Want to change the world? Start with community colleges

Want to change the world? Start with community colleges

Community college is often perceived as the underdog in American higher education. Many are plagued by treacherous drop-out rates, poor teaching standards and dismal job prospects. And that’s if you’re lucky enough to graduate.

But inside some of these institutions, revolution is stirring. A lack of opportunities for ordinary Americans is driving colleges to rebuild and rethink. Many of them are finding innovative ways to help their students buck the trend by staying in school and succeeding.

“One of the first things that impressed me about community colleges was the passion that so many instructors and administrators have about the mission to help so many low income students succeed and move forward to success in their lives,” says Shanna Smith Jaggars, assistant director of the Community College Research Center at Columbia University’s Teachers College.

Jaggars, who has co-authored a book called “Redesigning America’s Community Colleges: A Clearer Path to Student Success,” sees community colleges as gateways of opportunity for students. Still, she thinks the schools have a lot of room for growth.  

“For so many of these students, they're the first in their family to go to college. It feels like they're stepping into a whole new universe, that the world might be opening up for them. And for them to, you know, maybe get halfway through the first semester and feel like they're floundering, to feel like they're failing and to withdraw, is really, really heartbreaking. And the faculty who see this every semester, they want to know how they can stop that.” Jaggars says

She recommends community colleges do a better job of intentionally crafting programs that help students meet their goals. 

"Community colleges are designed to serve the whole community which is a very diverse mix of people with different kinds of goals and who have different types of issues that they're dealing with in their life outside of school," Jaggars said, "Community colleges need to do a much better job of first helping students explore and identify their goals, and then help support students to meet those goals."

Jaggars also thinks community colleges don't take their duty to teach liberal arts seriously enough.

“Students really need to have the kinds of soft skills that employers are looking for — creative thinking, and being able to work with other people and being able to learn things on your own,” Jaggars says. “Those components need to be integrated into career technical education through some of those liberal arts types of courses.”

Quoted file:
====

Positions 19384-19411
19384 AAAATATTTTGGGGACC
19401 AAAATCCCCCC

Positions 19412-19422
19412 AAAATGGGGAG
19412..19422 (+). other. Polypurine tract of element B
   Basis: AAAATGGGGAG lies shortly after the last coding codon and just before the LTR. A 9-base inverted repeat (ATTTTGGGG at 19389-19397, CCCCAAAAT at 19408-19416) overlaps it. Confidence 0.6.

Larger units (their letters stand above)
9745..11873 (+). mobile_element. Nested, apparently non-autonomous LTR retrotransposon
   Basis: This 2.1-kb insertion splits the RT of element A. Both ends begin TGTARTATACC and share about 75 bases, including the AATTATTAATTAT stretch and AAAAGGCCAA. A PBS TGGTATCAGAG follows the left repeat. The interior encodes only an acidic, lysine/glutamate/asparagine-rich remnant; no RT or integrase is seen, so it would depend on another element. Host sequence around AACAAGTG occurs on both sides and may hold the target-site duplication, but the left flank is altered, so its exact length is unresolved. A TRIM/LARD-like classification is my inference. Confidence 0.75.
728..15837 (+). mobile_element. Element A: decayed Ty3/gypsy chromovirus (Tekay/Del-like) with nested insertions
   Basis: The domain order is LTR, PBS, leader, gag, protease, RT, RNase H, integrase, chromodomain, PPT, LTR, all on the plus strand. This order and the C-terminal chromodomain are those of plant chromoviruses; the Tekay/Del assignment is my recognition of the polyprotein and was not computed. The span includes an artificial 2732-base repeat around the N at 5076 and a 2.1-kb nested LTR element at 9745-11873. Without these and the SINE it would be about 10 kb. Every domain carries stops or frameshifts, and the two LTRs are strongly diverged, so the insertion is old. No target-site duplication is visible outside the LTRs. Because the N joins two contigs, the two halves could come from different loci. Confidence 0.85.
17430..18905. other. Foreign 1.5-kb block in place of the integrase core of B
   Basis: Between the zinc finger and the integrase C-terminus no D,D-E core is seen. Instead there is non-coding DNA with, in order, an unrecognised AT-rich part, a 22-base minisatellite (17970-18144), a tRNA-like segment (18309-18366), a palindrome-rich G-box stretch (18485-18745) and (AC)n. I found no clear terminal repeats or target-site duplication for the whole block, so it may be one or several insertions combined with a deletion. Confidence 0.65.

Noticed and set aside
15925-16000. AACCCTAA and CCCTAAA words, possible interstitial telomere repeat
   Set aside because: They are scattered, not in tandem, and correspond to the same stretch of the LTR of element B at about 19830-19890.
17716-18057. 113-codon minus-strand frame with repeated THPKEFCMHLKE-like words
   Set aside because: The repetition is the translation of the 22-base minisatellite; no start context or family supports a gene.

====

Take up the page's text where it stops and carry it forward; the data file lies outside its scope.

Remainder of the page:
One of the biggest problems students who attend community colleges face is a low level of preparedness for the rigor of college-level classes.The Education Commission of the States estimates that nearly 60 percent of community college students are in need of remediation, meaning they need to take lower level education courses to build basic skills in key subject areas.

At City University in New York, nearly 80 percent of incoming students need remediation. But CUNY has identified a way to help that overwhelming majority of incoming students — a program called START. 

“START is a very unusual program because it takes the ones who need at least two remedial classes in math, English or writing and it delays their enrollment. So they don't have to spend their money [on college-level prep classes]. They can just spend one semester and focus on passing those [remedial] classes,” says Beth Fertig, contributing editor for education at WNYC.

CUNY’s START program has so far had great success. Students who enroll in the program pay just $75 for an intense period of remedial classes. Nearly 51 percent of students who completed the program were able to “start college fresh and pay their tuition ... without having to take remedial classes,” says Fertig.

The START program is unusual among community colleges, however. CUNY had to design its own curriculum, hire its own faculty and give them advisors, making for a dauntingly expensive start-up cost — something that will be difficult for other states to replicate.

Still, there are others who are working to raise the profile and the quality of community colleges.

Josh Wyner is executive director of the Aspen Institute's College Excellence Program, which tracks the rising stars among the nation’s community colleges. Every two years, Aspen awards a $1 million prize to the best school.

“The first thing the Aspen Prize aims to do is show how great community colleges can be, to elevate our national understanding of the importance of the sector,” Wyner says. “The second purpose of the prize is to identify what excellence really looks like and help other colleges emulate that.”

Wyner sees community colleges as engines of social mobility and economic growth with innovative programs that are helping prisoners start over and reviving agriculture through wine-making programs. They're training digger operators and educating sustainable energy creators. Community colleges are also figuring out how to educate the rapidly rising immigrant population.

“I do this work because I believe deeply in the opportunity of individuals through education for social mobility in a capitalist system. ... If we don't make good on the promise for people to enter that world with the skills they need, our economic system makes no sense,” Wyner says. “Higher education is not the only way, but I would say [it’s] certainly one of the most important ways for us to create equal opportunity for people to take advantage of what is a very dynamic and open society.”

Listen to other stories from this series.

via The Takeaway